Some families and individuals prefer scattering ashes instead of burying them. Based on what we’ve learned about soil science and the chemical makeup of cremated remains, we rely on Let Your Love Grow’s soil amendment made specifically for cremains, which we mix with the ashes prior to scattering. I corresponded with an employee there who explained that there are beneficial bacteria in the soil amendment, which penetrate the calcium of the bone for the bone to break down, allowing the calcium to be used by plant life. For this positive effect to take place, the cremains and amendment must sit for at least 90 days prior to scattering, however, Let Your Love Grow recommends letting the amendment/cremain mixture to sit for 120 days when possible (or longer). If you are considering doing a scattering on your own where you will be sprinkling the ashes over plant life, you might considering purchasing some soil amendment to achieve the same beneficial effect.
When someone chooses to do a scattering at Carolina Memorial Sanctuary, we have them choose a tree where their remains will be scattered around. This provides a place for loved ones to come visit in the future.
Green Burial of Cremated Remains at Carolina Memorial Sanctuary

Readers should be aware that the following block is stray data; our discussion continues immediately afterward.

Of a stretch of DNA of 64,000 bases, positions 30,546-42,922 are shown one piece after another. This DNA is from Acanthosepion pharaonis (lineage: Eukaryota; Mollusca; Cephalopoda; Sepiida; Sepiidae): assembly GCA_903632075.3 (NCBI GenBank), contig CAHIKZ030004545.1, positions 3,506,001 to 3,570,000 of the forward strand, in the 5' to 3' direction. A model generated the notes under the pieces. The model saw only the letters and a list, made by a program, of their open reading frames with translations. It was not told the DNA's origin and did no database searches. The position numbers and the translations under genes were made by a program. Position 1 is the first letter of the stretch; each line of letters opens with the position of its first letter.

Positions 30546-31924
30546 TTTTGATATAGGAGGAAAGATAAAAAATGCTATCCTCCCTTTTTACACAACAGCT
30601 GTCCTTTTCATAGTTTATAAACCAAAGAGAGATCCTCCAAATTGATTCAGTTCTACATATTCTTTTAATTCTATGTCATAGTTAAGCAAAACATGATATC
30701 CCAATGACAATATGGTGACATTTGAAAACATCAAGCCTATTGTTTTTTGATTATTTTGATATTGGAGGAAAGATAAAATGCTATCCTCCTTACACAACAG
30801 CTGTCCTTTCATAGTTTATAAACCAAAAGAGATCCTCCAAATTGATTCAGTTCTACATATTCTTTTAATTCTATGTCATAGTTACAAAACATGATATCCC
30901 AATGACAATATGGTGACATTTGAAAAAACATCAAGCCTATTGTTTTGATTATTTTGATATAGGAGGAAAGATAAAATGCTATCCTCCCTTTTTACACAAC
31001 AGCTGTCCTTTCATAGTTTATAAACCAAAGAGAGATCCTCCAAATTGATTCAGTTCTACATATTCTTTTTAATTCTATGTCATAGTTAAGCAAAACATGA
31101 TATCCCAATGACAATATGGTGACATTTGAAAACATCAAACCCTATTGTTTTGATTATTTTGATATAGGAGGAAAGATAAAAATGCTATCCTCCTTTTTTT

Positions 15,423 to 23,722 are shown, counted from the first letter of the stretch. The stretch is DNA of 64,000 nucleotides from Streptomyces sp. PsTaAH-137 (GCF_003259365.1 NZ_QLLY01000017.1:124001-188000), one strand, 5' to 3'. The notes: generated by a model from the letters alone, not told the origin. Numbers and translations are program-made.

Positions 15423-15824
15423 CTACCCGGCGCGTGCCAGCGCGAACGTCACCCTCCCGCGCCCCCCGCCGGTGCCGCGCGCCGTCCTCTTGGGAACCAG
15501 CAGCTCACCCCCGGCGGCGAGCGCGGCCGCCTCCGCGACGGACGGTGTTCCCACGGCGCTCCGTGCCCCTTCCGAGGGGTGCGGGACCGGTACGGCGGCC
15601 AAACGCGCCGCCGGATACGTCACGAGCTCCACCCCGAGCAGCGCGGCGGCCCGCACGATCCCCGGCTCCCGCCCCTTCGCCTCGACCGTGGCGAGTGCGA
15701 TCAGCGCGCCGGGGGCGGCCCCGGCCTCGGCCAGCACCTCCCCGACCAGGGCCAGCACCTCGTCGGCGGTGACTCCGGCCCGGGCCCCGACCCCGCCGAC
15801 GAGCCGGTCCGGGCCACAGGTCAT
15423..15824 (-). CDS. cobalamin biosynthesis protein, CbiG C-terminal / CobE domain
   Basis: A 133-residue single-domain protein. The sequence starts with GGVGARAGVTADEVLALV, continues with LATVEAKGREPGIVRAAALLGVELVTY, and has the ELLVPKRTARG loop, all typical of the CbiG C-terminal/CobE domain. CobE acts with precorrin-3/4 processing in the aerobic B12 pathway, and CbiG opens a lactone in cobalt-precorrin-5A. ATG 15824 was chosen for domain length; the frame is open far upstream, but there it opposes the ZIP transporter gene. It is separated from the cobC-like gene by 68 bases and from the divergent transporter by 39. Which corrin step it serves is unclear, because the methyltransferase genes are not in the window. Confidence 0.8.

Based on affordability, elegance, and ease of use – for burial of cremated remains, we have decided to partner with The Living Urn. Their product is beautiful, elegant, easy to use, and most affordable (keeping costs down for guests). The Living Urn is included when you purchase a burial of cremated remains at Carolina Memorial Sanctuary, so guests are not responsible for acquiring the product in advance or at time of burial. See how it works!
A common question we get when someone has chosen burial of cremated remains is whether the ashes of their pets can be buried with them. The answer is YES! Based on the amount of additional ashes added (we’ve had multiple pets added to someone’s grave) – we add the appropriate amount of the Let Your Love Grow amendment, which results in a slight increase in cost.
What you choose for the final disposition of your body is very personal. Burial versus cremation – they each have their pros and cons; cremation is better for the environment than conventional burial, but it does contribute to greenhouse gases, making natural burial the most eco-friendly option. There are a lot of factors that go into choosing cremation versus burial (family tradition, cost, spiritual beliefs, etc.), and for some, cremation is what makes the most sense. What is important is that you’ve done your research, you know your options, and make the choice that is right for you (and let your loved ones know the choice you’ve made). We’re glad that green options for cremated remains exist and that we can support our guests who choose cremation, want a final resting place, and are committed to practices that honor the earth.
- Soil science related to the human body after death (2016)
- Would cremated ashes help plant growth? (2014)
- Stop scattering ashes, families are told (2009)
- Why Burying Ashes is Harmful to the Environment (year NA)